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Heritage Roofing Gallery

A gallery showcasing some of the very best in heritage roofs including: Tiles - Mastic Asphalt - Lead - Steel - Copper - Slates


  • Kent peg tiles installed on a Grade II Listed Georgian cottage by Broadstairs Roofing.

  • Dude and Arnette has restored hundreds of oast cowls around the UK since 1937. They approach every job with honesty, dedication and craftsmanship and are committed to making sure that their work is long-lasting. Every project is approached as unique and tailored to meet clients' exact needs.

  • Natural stone tiled roof using existing and new stone in Castle Combe, Wiltshire, by Black Dog Roofing
    Click here to see their Facebook page

  • Handmade clay tiles used by Martin-Brooks (Roofing Specialists) Ltd at Poultry House near Worksop.

  • The restoration of the tiling to the Chancel roof at Barham Church near Ipswich.

  • Beautiful blend of tiles and leadwork

Mastic Asphalt

  • St Paul’s Cathedral project in London. Mastic asphalt was first laid in 1906 on the Stone Gallery that circles the Cathedral dome and it provided a remarkable 111 years’ weatherproof protection before it required refurbishment.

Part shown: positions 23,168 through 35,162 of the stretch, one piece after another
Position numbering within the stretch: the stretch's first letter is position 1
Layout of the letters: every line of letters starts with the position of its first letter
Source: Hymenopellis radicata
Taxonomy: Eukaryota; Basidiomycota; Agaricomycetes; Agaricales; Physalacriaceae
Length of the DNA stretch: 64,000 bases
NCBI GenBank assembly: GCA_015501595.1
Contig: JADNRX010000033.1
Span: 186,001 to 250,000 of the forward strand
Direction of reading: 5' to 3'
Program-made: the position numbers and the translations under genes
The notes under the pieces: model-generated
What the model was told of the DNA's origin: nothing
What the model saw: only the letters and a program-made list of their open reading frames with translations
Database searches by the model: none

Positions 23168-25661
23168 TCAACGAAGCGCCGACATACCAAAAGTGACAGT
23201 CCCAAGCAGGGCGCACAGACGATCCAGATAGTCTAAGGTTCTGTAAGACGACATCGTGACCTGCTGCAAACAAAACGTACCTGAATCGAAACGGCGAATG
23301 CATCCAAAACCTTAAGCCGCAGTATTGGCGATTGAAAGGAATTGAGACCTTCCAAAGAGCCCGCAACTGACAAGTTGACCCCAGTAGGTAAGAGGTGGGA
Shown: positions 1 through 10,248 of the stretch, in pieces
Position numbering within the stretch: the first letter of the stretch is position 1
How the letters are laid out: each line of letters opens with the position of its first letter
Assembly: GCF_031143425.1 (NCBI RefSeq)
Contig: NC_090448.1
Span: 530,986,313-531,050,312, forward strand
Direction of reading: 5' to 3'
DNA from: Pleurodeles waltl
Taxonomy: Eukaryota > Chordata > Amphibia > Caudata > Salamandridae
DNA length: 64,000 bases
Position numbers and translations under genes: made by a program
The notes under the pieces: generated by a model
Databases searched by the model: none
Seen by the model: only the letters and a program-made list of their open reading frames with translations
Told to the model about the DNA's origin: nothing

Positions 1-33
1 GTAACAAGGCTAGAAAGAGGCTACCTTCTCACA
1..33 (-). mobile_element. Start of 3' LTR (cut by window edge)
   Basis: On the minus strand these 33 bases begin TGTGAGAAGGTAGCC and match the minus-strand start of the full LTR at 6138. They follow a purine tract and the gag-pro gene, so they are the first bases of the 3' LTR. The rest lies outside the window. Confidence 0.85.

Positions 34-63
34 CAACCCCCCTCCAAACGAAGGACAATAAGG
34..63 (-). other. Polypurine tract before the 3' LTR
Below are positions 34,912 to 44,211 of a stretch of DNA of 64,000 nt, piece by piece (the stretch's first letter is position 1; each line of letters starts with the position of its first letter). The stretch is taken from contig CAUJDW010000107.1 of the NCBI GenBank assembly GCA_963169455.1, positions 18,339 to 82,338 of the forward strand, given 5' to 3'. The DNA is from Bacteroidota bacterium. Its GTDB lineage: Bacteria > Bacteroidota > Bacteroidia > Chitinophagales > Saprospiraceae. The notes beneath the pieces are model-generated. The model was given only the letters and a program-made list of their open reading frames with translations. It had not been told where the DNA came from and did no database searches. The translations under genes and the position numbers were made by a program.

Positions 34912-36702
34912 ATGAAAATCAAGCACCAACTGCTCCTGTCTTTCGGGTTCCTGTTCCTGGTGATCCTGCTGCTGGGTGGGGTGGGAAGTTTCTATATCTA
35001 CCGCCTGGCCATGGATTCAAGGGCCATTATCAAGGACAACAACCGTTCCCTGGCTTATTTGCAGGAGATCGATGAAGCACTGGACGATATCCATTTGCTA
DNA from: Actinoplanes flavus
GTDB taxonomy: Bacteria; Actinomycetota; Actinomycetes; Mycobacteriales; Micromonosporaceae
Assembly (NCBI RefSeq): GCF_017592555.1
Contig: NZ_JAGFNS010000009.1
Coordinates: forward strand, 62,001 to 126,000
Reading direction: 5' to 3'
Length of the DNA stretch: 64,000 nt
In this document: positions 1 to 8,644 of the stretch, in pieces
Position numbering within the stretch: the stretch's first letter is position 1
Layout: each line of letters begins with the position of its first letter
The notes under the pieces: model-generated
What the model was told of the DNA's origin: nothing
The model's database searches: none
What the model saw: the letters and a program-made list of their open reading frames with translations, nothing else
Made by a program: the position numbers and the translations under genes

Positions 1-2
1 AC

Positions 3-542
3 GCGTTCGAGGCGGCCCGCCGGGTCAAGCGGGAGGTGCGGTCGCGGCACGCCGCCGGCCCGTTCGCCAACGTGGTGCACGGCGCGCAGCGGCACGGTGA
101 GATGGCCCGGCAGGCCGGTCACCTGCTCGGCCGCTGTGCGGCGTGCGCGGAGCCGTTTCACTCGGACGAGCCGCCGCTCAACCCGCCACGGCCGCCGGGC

• St Paul’s Cathedral - work carried out by leading MAC member Sussex Asphalte. When the mastic asphalt on the Stone Gallery was renewed, approximately 20 tonnes of the original mastic asphalt was saved and stored on-site to allow it to be re-used again in the future. Just nine months later it was re-melted, sieved and used again for a further mastic asphalt waterproofing project at St Paul’s Cathedral - this time on the North Courtyard. Pictures here show the work on the Stone Gallery.

  • Mastic asphalt can be found on Westminster Cathedral.

  • An impressive roof refurbishment project has been completed at the Church of St Mary and All Saints in Fotheringhay, Peterborough - a 15th century, Grade I listed building which was the winner of the Mastic Asphalt Council (MAC) Challenge Trophy Award back in 2018. Carried out during one of the coldest winters on record, by MAC contractor BCC Asphalt (www.bccasphalt.co.uk), the project was fully completed within just 14 days. The church is situated at the top of a hill and the roofing applicators had to contend with extreme wind and very cold temperatures.

  • Mastic asphalt was originally applied to the roof of the National Museum Cardiff in 1910 when it was first erected and it provided an impressive 109 years’ weatherproof protection before requiring a full roof refurbishment using mastic asphalt applied by long-standing Mastic Asphalt Council (MAC) member Cardiff Asphalt (www.cardiffasphaltroofing.co.uk).






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